Infectious diseases in dairy cattle are of significant concern to dairy industries because of their huge impact on animal health, milk production, and economics. Mycobacterium avium subsp. paratuberculosis (MAP)is a pathogenic bacterium that causes Johne's disease, one of the important endemic infectious diseases in dairy cattle. Contamination of bulk tank milk with MAP can occur through direct shedding into milk by infected cows (internal route), fecal contamination (fecal route), or introduction of soil and water containing MAP (environmental route). Humans can be exposed to MAP via raw milk consumption; additionally, there are reports of MAP survival in milk after pasteurization. The risk of human consumption is particularly important due to an association between MAP and human Crohn's disease. In the current study, we used a probabilistic modeling framework to predict the level of MAP contamination per liter in the bulk tank milk and weigh the relative importance of each contamination route. Our model focused on several different infection statuses and the contribution of each group to environmental and fecal contamination, in addition to internal route shedding. We assessed the influence of common hygiene practices, such as washing of udders before milking and the use of milk filters, on the concentration of MAP in bulk tank milk. We extracted parameters and their distributions from national surveys and thorough literature search. Our baseline model comprising all hygiene practices provided an average estimate of 0.76 log CFU/L for the final concentration of MAP in bulk tank milk, with a maximum of 6.70 log CFU/L and a minimum of 0.04 log CFU/L depending on herd size and the ratio of infection statuses. Results from sensitivity analyses indicated that the average fecal contamination showed the greatest impact on the final MAP concentration per liter in bulk tank milk, followed by herd size and washing efficiency. This study emphasized that good hygiene practices are crucial for maintaining the quality of raw milk in an endemically-infected dairy herd.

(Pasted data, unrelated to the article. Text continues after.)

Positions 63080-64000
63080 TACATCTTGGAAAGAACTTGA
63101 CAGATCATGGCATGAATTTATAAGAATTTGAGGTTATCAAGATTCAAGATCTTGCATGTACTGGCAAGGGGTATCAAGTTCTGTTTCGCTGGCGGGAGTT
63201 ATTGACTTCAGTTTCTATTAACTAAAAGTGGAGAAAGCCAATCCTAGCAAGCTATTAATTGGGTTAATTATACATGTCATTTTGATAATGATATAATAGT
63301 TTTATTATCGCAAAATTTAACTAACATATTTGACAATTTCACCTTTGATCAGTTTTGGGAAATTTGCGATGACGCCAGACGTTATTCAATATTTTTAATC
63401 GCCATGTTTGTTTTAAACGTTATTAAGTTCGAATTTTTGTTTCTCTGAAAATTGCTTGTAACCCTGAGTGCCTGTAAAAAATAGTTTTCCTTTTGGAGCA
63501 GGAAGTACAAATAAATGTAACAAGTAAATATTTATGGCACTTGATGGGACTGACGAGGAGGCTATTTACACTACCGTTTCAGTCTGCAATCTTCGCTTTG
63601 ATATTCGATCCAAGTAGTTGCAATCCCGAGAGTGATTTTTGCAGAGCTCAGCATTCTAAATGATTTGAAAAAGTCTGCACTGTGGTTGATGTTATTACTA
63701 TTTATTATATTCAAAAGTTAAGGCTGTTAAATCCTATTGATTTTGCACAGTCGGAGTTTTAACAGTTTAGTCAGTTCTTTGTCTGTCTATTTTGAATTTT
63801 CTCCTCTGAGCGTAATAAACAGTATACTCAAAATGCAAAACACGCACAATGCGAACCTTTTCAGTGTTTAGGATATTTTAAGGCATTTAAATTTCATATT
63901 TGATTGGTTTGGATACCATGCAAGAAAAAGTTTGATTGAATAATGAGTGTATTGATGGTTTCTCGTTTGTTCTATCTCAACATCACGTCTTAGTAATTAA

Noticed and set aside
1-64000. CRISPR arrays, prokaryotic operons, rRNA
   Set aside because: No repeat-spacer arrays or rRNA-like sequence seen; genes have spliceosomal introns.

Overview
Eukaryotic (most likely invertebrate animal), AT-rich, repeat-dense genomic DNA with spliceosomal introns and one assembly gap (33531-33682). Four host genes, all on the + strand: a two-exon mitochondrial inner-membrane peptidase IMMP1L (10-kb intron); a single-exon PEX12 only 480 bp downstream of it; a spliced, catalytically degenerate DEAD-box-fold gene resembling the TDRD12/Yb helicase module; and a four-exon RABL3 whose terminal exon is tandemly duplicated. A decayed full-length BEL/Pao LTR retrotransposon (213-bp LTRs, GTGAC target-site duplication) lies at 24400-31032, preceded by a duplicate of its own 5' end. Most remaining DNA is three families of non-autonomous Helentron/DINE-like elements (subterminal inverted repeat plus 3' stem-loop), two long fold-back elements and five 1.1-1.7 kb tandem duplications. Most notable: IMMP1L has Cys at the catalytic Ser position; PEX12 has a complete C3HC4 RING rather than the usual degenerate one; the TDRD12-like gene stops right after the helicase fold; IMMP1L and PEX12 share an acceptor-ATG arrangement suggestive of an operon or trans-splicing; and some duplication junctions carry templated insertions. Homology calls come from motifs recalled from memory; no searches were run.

Quantifying calf mortality on dairy farms: Challenges and solutions
    Santman-Berends, I.M.G.A. ; Schukken, Y.H. ; Schaik, G. van - \ 2019
    Journal of Dairy Science 102 (2019)7. - ISSN 0022-0302 - p. 6404 - 6417.
    census data - dairy calves - monitoring - mortality

    In the Netherlands, the mortality rate of ear-tagged calves <1 yr is one of the indicators that is continuously monitored in census data and is defined as the number of deceased calves relative to the number of calf-days-at-risk. In 2017, yearly calf mortality rates were published in the lay press and resulted in discussions about the calculation of this parameter among stakeholders because the same parameter appeared to be calculated in many different ways by different organizations. These diverse definitions of calf mortality answered different aims such as early detection of deviations, monitoring trends, or providing insight into herd-specific results, but were difficult to understand by stakeholders. The aim of this study was to evaluate several definitions of calf mortality for scientific validity, usefulness for policymakers, and comprehensibility by farmers. Based on expert consultations, 10 definitions for calf mortality were evaluated that assessed different age categories, time periods, and denominators. Differences in definitions appeared to have a large effect on the magnitude of mortality. For example, with the original mortality parameter, the mortality rate was 16.5% per year. When the first year of life was subdivided into 3 age categories, the mortality rate was 3.3, 4.5, and 3.1% for postnatal calves (≤14 d), preweaned calves (15–55 d), and weaned calves (56 d–1 yr), respectively. Although it was logical that these mortality rates were lower than the original, the sum of the 3 separate mortality rates was also lower than the original mortality rate. The reason was that the number of calves present in a herd and the risk of mortality are not randomly distributed over a calf's first year of life and the conditional nature of mortality rates when calculated for different age categories. Ultimately, 4 parameters to monitor calf mortality in Dutch dairy herds were chosen based on scientific value, usefulness for monitoring of trends, and comprehensibility by farmers: perinatal calf mortality risk (i.e., mortality before, during, or shortly after the moment of birth up to the moment of ear-tagging), postnatal calf mortality risk (≤14 d), preweaned calf mortality rate (15–55 d), and weaned calf mortality rate (56 d–1 yr). Slight differences in definitions of parameters can have a major effect on results, and many factors have to be taken into account when defining an important health indicator such as mortality. Our evaluation resulted in a more thorough understanding of the definitions of the selected parameters and agreement by the stakeholders to use these key indicators to monitor calf mortality.

    Does clinical mastitis in the first 100 days of lactation 1 predict increased mastitis occurrence and shorter herd life in dairy cows?
    Hertl, J.A. ; Schukken, Y.H. ; Tauer, L.W. ; Welcome, F.L. ; Gröhn, Y.T. - \ 2018
    Journal of Dairy Science 101 (2018)3. - ISSN 0022-0302 - p. 2309 - 2323.
    generalized linear mixed models - herd life - mastitis - survival analysis